A blog reader recently asked me this simple, but not-so-simple question. My book Enhancing Trader Performance is an attempt to describe the process by which traders (and professionals in other fields) develop expertise, and I know of quite a few traders who are using ideas from the book to guide their own development.
It's difficult to know where to start, however. There are many mentoring services out there, but many are quite pricey. That's a real problem for beginning traders who may be flush with ambitions, but not necessarily with cash.
My own bias, as long-time readers are no doubt aware, is that learning how to trade is not a matter of finding the ideal indicator or trading pattern. Rather, trading is a performance skill, not unlike chess or baseball. That means that trading consists of component skills that must be practiced and refined over time. No amount of self-help psychology or trading seminars can substitute for screen time and the cultivation of skills related to pattern recognition, execution, and risk management.
Here are a few thoughts regarding ways of initiating this learning process:
1) Start With a Framework - At the mentorship program I developed for a Chicago prop firm, we used Market Profile as a framework for understanding bids, offers, the market auction, trends, consolidation areas, how markets establish value, and the interplay of time, price, and volume in the establishment of value. That isn't to say that there aren't other possible, valuable frameworks out there, but I find Jim Dalton's introduction to the markets to be user friendly and highly practical. It's a way to think about markets. Too often new traders try to start by learning technical patterns and setups, without really understanding how markets operate.
2) Start With Observation - I say this so often traders must get tired of hearing it. But protect your capital and protect your psyche during the learning process! Jumping into markets and trading against the pros without proper preparation is the way to learn bad trading and emotional habits. When I began my own learning process, I printed out charts every day of the ES, NQ, and ER2 markets; volume; and NYSE TICK. To this day, those charts fill several drawers of a filing cabinet in my office. Reviewing them every single day helped me *see* ranges and breakouts and patterns of confirmation and non-confirmation in market moves. Train your eye before you risk your capital. Learn one or two patterns well and build on those. Trading blogs and books are good sources for patterns that you might want to start with. Don't be too much in a hurry to "trade for a living". That's more performance pressure than most people can bear.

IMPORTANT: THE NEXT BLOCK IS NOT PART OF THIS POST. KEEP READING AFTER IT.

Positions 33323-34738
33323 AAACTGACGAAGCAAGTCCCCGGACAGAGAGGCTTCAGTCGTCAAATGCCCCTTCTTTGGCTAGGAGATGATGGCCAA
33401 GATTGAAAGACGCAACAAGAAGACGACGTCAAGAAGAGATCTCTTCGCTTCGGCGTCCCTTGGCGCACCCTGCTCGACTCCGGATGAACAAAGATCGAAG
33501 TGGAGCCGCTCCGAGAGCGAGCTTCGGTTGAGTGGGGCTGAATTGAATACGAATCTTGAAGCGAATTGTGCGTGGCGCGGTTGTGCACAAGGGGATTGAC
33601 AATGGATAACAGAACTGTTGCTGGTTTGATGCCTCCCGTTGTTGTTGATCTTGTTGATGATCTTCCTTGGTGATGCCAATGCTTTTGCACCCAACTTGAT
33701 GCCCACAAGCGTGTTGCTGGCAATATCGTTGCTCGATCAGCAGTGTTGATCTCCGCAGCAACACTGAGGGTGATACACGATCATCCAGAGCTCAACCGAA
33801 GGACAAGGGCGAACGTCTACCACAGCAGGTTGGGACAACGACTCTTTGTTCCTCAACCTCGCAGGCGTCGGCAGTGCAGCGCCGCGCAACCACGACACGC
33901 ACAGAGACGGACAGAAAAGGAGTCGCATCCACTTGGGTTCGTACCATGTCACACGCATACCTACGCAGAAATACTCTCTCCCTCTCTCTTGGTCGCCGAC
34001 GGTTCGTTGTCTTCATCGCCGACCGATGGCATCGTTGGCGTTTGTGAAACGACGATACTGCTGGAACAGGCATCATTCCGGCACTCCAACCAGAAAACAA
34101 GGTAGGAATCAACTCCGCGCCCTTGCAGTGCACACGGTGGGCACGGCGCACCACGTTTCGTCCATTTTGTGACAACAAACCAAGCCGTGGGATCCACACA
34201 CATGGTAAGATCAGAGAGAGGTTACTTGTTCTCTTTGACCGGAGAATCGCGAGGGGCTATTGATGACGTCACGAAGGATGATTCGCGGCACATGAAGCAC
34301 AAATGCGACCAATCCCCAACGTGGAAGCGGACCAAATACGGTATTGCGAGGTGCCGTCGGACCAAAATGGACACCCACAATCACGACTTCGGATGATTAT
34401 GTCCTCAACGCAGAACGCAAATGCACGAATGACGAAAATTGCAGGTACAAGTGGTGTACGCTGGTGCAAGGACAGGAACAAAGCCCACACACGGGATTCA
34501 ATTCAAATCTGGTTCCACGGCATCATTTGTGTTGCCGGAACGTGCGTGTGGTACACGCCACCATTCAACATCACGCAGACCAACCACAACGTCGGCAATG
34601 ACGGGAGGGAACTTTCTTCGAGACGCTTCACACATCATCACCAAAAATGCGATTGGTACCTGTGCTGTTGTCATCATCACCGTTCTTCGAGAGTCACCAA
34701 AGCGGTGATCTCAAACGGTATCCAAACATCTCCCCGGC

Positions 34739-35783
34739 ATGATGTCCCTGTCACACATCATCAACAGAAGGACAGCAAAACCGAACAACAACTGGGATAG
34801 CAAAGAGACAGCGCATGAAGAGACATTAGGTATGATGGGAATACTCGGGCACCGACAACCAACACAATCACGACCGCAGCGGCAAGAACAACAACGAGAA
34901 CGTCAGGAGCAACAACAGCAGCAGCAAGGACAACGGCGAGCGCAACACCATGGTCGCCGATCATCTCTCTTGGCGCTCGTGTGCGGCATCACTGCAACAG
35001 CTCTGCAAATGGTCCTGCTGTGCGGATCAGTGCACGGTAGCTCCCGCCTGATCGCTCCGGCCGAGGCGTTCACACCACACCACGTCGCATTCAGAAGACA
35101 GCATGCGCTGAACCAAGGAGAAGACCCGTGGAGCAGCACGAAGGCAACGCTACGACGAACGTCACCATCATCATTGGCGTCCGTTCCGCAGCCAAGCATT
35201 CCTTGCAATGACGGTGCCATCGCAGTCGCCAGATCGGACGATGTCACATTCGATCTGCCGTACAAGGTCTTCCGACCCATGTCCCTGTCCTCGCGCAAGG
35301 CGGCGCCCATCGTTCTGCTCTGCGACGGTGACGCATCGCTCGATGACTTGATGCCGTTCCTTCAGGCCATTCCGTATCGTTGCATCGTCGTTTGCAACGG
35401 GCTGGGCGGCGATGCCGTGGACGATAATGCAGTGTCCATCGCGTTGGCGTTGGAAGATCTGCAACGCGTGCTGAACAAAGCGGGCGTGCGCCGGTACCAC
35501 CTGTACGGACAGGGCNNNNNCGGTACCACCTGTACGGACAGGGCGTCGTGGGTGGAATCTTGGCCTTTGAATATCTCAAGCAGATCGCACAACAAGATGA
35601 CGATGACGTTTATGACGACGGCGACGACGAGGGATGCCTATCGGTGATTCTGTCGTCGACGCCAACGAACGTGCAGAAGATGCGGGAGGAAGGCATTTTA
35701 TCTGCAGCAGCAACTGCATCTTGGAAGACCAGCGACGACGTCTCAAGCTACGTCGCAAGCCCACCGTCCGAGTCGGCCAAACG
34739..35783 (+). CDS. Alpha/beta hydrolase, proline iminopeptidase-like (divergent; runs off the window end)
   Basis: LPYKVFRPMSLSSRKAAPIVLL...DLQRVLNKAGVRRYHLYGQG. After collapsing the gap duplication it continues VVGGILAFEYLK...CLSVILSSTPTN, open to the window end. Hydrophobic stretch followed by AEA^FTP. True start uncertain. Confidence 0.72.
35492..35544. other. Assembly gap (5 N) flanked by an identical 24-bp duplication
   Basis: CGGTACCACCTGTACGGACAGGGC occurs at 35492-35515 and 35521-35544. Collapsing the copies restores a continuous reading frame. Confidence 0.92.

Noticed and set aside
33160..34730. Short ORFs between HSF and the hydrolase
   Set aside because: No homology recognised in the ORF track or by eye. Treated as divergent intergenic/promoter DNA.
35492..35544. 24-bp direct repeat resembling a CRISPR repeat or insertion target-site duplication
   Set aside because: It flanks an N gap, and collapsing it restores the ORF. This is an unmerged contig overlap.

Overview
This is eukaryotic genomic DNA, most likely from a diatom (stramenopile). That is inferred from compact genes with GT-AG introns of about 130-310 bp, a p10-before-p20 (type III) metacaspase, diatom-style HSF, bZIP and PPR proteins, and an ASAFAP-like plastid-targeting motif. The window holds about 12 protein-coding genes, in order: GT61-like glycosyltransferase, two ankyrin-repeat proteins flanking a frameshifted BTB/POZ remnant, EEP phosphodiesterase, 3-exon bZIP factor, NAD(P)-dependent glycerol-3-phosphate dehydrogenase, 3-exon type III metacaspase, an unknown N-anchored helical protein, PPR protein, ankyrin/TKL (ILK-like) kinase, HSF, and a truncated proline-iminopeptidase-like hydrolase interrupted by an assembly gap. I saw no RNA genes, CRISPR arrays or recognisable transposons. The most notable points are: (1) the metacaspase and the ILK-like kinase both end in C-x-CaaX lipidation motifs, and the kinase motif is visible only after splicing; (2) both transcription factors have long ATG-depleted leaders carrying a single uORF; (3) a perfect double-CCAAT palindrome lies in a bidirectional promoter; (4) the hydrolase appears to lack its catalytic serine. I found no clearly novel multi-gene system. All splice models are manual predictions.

3) Start With Simulation - Yes, yes, I'm very aware that simulated trading (paper trading) is not the same as the real thing. But there's a reason basketball and football players engage in scrimmage games, and there's a reason chess champions practice their game outside of tournaments. Simulation enables you to make your mistakes and learn from them *before* you risk losing in the real performance. It's also helpful to first practice skills without the pressure of making money. If you can't make money in simulated trading, you certainly are not going to succeed going live. Simulation is the bridge between learning and doing; it's an important skills-builder. Check out programs, such as Ninja Trader, that offer free simulation versions. They help you practice, but also help you keep score and track your progress.
4) Start Thinking Like a Trader - That means knowing what traders look at when they assess markets, the economy, news events, etc. I subscribe to the Wall St. Journal, Financial Times, and The Economist for U.S. and global perspective among print publications. I also follow the linkfests of several of the best financial blogs, including The Kirk Report, The Big Picture, Trader Mike, Abnormal Returns, and Seeking Alpha. They do a great job of sifting through the news and current events. If you're learning stock picking, avail yourself of the excellent resources out there, such as Kirk's Screen Machine and the StockPickr site. Consider joining a community of traders that shares trading ideas, such as StockTickr. If you're learning market timing, consider tools such as Market Delta and Trade Ideas/Odds Maker. To see how other traders are doing it and learn from their examples, check out the VesTopia and Covestor websites and such online trading rooms as Woodie's CCI Club. (Please note that I have no financial affiliation with any of these sites or services).
If I were starting out as a trader now, I would keep it very simple. Along the lines of my recent post, I'd learn to identify ranges in markets and ways of determining when markets are likely to remain range bound vs. break out and trend. I'd practice just those two setups: breakout trades and "mean reversion" trades that move from one end of a range toward the other. I'd start very small, and I'd learn to set stops and target levels based upon repeated experience with these patterns.
If you were to aspire to join the PGA tour and compete against the best golfing pros, you'd undergo a lengthy process of preparation and practice. The stock market is the PGA tour of trading professionals and no less spade work is needed for success. You're most likely to succeed if you have a curriculum, a way to practice skills, and a way to learn from your successes and shortcomings. I've been trading since the late 1970s, and I still feel like a student of the markets. You're always learning, you're always developing. The successful traders are the ones that sustain this learning curve by embracing it.
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